City Lights celebrates the publication of
Stay This Day and Night with Me
by Belén Gopegui
Translator: Mark Schafer
Published by City Lights Books
We are joined by Belén Gopegui with Mark Schafer (moderated by Katherine Silver)
This is the story of Olga, a retired mathematician, and Mateo, a college student passionate about robotics, and their plot to influence Google.
“This is a beautifully written, endlessly provocative meditation on humanity’s relationship to technology, monopoly, memory and fate.”– Dave Eggers, author of The Circle and The Every
After a chance encounter at the public library, two new friends begin to meet up regularly. Together they decide to submit an application for Google sponsorship to an elite technology-training program. Hoping to stand out, they frame their submission as a direct appeal to the “conscience” of the seemingly all-powerful corporation.
Olga, a retired entrepreneur, and Mateo, a college student, find unexpected connection and solace in their conversations. Ideas and arguments open into personal stories as they debate the possibility of free will, the existence of merit, and the role of artificial intelligence. They ask the most basic and important of questions: What does it mean to be human in a reality shaped by data and surveillance? Is there still space for empathy and care? What could we be, what could we build, if we used our resources in different ways?
Belén Gopegui burst onto the Spanish literary scene in 1993, bowling over critics with her debut, La escala de los mapas [The Scale of Maps, City Lights, 2011], which was hailed as a masterpiece. She has since published six more novels, stories, young people’s fiction, and screenplays, and several of her books have been adapted for cinema. Gopegui was born, and lives in, Madrid, Spain.
Mark Schafer has translated poetry, fiction, and essays by authors from across the Spanish-speaking world into English, with a focus on contemporary Mexican poetry and fiction. He has led and co-led workshops on literary translation and has spoken on panels, locally, nationally, and internationally, about literary translation and in honor of various Latin American authors. His awards include a translation grant from the Spanish Ministry of Culture (2009, through City Lights Publishers,) two translation fellowships from the National Endowment for the Arts (1993, 2005,) a translation grant from the Fund for Culture Mexico-USA (1993,) and the Robert Fitzgerald Prize for Translation (1995.)
Katherine Silver’s most recent and forthcoming translations include works by María Sonia Cristoff, César Aira, Julio Cortázar, Juan Carlos Onetti, and Julio Ramón Ribeyro (winner of the Premio Valle-Inclán 2020). She is the former director of the Banff International Literary Translation Centre (BILTC), and the author of Echo Under Story. She does volunteer interpreting for asylum seekers.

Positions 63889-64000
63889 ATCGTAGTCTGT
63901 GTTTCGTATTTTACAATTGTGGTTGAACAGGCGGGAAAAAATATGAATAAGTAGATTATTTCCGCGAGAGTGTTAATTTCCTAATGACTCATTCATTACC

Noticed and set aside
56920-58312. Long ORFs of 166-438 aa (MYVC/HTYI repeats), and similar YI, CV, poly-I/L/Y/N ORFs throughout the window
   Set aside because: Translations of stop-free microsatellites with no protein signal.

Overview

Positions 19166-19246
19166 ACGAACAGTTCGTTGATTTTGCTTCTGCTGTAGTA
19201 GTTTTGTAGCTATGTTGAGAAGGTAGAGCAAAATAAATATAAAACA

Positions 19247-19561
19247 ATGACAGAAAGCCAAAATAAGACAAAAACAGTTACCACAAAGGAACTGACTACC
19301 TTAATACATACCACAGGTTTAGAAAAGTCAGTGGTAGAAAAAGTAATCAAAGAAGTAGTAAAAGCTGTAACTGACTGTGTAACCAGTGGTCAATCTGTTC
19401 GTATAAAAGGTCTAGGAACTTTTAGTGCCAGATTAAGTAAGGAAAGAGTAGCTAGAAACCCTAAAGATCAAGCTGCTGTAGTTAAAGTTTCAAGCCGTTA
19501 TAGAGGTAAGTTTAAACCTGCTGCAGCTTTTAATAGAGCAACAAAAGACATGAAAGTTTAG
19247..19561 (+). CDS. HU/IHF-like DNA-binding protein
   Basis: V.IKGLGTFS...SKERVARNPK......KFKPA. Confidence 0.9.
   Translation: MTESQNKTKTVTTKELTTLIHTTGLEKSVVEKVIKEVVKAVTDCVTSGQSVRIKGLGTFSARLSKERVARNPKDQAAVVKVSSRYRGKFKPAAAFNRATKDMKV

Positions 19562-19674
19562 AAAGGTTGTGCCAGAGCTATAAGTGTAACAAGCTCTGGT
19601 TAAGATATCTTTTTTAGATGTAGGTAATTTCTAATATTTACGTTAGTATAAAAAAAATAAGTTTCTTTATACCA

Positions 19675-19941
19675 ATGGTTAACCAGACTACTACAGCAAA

Praise for Stay This Day and Night With Me
“Gopegui leavens the high-mindedness with a cool sense of irony, and shines with her succinct insights on the similarities between humans and AI…Readers will be intrigued.”–Publishers Weekly
“Unique and fascinating, Stay This Day and Night With Me pushes beyond the political and philosophical debates of its characters to deliver a much needed dose of humanity in the face of emerging corporate, unknowable, and inhuman intelligence.”–Tim Maughan, author of Infinite Detail
“Two people who love robots meet in a library. A philosophical dialogue ensues. The writing is delicate, strange, and strangely riveting: Gopegui slides between registers and scales with uncommon grace. This is a book about two human beings and also what it means to be a human being in the algorithmic age. This is a book about Google, capitalism, and the ordinary unhappiness of being alive.”–Ben Tarnoff, author of Internet for the People: The Fight for Our Digital Future
“A thrillingly unclassifiable book of ideas about the inherent tension between being an individual while also being part of a community–and whether one’s individual or communal identity is ever truly primary. Gopegui’s novel is a study of empathy and human connection in a time of algorithms and tech giants, extending curiosity not only towards her very human characters, but also towards the corporate machinery that governs their lives, and the lives of her readers.” –Adrienne Celt, author of End of the World House
“With the Digital Age as the backdrop, Gopegui creates a novel that is as analog as they come: a conversation between two people, their philosophical debates and tender connection. As a result, she crafts a potent interrogation of the status of our modern life.”–Bennard Fajardo, Politics and Prose Bookstore, Washington, D.C.
This event is made possible by support from the City Lights Foundation. To learn more visit this link: https://citylights.com/foundation/